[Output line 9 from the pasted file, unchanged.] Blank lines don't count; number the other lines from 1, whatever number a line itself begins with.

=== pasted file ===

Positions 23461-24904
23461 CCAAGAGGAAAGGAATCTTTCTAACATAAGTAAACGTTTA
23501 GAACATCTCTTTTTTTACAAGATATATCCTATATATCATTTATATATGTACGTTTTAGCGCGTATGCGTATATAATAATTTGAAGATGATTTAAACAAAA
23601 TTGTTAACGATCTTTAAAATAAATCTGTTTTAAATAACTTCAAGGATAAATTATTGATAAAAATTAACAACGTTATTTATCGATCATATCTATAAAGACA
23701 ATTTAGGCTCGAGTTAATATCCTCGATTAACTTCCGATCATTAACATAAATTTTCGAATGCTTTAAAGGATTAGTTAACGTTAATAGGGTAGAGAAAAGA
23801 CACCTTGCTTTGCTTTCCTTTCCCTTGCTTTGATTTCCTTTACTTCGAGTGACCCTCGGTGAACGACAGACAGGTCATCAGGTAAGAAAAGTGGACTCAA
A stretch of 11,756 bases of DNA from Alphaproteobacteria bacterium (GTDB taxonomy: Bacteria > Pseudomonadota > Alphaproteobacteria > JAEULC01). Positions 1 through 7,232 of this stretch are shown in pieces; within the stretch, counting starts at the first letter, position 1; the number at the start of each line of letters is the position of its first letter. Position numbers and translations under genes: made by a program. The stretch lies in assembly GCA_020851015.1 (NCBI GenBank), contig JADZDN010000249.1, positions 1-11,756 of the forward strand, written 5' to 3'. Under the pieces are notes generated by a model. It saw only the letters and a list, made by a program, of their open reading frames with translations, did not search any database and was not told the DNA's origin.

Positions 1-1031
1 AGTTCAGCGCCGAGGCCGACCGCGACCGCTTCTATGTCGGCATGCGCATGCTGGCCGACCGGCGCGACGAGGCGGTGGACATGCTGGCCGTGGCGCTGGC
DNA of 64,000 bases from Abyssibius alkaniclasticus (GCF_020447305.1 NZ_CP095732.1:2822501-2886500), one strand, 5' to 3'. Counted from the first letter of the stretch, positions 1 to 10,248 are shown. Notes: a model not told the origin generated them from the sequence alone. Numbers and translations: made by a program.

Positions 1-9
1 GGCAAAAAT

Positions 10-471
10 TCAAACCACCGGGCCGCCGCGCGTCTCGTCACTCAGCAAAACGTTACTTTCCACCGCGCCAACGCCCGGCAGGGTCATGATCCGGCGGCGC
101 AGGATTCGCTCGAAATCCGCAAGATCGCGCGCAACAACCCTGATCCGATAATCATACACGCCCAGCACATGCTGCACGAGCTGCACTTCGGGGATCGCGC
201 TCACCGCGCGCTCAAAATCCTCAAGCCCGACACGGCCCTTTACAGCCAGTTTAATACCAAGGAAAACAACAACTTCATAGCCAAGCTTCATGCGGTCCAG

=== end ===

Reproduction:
1 AGTTCAGCGCCGAGGCCGACCGCGACCGCTTCTATGTCGGCATGCGCATGCTGGCCGACCGGCGCGACGAGGCGGTGGACATGCTGGCCGTGGCGCTGGC